You can’t stone a pillar without breaking a few heads

Last week 362 pilgrims were crushed by crowds during a Hajj pilgrimage ritual. Over 2.5 million Moslem pilgrims had crowded into Mina, east of Mecca, Saudi Arabia for the annual Hajj pilgrimage. The stampede occured in a the crowd of almost a million people trying to throw stones at three pillars that symbolize the devil. Apparently it’s important to throw your stones right after afternoon prayers. Maybe the devil keeps limited office hours.
You know, I’d be a bit reluctant to participate in a religious ceremony if there was a good chance I might get killed just for attending. That’s another reason I never got into snake handling.

But experts say the sheer scale of the stoning ritual makes it inherently dangerous. “There’s a huge risk and potential for accidents whenever you have so many people in a tightly confined space,” says Keith Still, an expert on crowd behaviour … “There’s a limit to what can be done.”

I suppose officials should be happy the death toll was not worse. Over 250 people were killed in a stampede two years ago, and in 1990, 1462 pilgrims were crushed at the site. Similar stampedes occured in 1997 and 1998.

God wants you to be rich!

Preaching a Gospel of Wealth

“Remember,” says Rev. Creflo A. Dollar Jr. “if you sow a seed on a good ground, you can expect a harvest.”
Mr. Dollar, [yes, that’s his real name] whose Rolls-Royces, private jets, million-dollar Atlanta home and $2.5 million Manhattan apartment, furnish proof to his followers of the validity of his teachings, is a leading apostle of what is known as the “prosperity gospel.”
The theology taps into the country’s self-help culture, said William C. Martin, a professor emeritus of religion and public policy at Rice University in Houston. “One of the goals of America is for you to become prosperous,” he said. “For the church to put a blessing on that and say, ‘God wants you to be rich,’ is quite appealing.”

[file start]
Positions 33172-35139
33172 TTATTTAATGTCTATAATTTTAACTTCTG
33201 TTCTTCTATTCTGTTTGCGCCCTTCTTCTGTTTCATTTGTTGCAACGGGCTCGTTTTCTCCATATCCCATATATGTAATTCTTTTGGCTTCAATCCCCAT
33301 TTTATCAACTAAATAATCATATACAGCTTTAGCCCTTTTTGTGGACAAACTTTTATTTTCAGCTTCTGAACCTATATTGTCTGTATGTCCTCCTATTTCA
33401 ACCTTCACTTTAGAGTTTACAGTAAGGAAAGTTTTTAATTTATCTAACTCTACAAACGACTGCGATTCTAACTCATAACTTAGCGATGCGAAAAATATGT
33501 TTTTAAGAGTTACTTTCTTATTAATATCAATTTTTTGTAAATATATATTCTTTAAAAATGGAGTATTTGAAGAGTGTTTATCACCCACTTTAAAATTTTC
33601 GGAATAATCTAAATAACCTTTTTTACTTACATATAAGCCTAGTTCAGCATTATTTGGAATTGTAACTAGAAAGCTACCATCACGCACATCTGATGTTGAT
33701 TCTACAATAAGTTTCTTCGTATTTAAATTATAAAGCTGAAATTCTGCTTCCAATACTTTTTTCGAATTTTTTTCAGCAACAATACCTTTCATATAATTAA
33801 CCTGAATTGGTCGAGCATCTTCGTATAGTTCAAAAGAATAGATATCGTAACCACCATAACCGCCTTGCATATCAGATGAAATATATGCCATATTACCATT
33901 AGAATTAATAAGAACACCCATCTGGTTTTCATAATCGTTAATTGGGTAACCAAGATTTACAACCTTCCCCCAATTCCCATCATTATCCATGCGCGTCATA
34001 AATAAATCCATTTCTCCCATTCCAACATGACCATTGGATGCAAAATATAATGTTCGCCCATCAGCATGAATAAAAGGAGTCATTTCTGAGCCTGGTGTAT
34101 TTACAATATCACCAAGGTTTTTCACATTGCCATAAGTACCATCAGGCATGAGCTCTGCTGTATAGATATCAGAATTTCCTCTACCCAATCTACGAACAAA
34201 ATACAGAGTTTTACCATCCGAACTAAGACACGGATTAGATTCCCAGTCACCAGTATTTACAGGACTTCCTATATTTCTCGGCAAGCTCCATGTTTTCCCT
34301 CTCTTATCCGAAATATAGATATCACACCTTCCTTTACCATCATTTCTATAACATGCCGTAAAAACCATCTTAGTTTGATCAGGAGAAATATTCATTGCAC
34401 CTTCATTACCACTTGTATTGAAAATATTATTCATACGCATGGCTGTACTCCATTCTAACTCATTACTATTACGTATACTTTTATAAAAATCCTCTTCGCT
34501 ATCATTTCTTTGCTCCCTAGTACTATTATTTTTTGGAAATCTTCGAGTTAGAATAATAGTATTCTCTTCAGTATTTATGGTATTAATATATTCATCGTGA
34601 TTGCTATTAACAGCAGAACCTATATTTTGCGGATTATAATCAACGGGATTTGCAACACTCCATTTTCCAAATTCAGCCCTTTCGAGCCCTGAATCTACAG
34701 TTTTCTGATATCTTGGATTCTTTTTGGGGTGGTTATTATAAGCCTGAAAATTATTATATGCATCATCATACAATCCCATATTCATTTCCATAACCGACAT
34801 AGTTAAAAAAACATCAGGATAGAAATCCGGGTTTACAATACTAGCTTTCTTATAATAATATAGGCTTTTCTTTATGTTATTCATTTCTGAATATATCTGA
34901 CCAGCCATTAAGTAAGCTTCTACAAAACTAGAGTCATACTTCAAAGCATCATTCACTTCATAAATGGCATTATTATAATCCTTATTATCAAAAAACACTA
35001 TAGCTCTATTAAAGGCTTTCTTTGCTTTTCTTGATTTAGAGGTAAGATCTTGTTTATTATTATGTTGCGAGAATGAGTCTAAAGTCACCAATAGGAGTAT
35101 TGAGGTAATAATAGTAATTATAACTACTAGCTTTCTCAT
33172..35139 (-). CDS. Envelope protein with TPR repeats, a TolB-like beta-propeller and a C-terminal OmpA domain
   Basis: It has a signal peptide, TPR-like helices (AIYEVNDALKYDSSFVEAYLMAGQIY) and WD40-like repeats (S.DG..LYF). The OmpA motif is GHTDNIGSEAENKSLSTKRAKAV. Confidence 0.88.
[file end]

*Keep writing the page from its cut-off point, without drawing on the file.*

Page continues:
Hiding in the noise

This week the Joint Venture Silicon Valley group reported that Silicon Valley Added Jobs in ’05. They cite this as evidence that the valley is finally improving after years of “jobless” recovery. Fine, but look closer. The “job growth” they trumpet amounted to only 2,000 jobs, in a market of 1.15 million employees. That’s an increase of 0.2 percent, an utterly insignificant difference. I’ll bet their employment survey has a much larger margin of error than that.

During the dot-com era, Silicon Valley gained 350,000 new jobs, only to lose 200,000 of them in the early 2000’s. “We’re a region that’s always been tied to boom-bust cycles,” Mr. Hancock said. “We’ve reinvented ourselves five or six times.”

Cell Phone Records for Sale

Online Data Gets Personal: Cell Phone Records for Sale
The Washington Post reports on companies that claim to sell records of calls made on cell phones.

For $110, will provide you with the outgoing calls from his or her cell phone for the last billing cycle, up to 100 calls. All you need to supply is the name, address and the number for the phone you want to trace. Order online, and get results within hours.

The companies probably obtain the call data by bribing employees of the cell phone providers. Although the major cell phone providers say they actively fight these efforts, security seems to be fairly lax.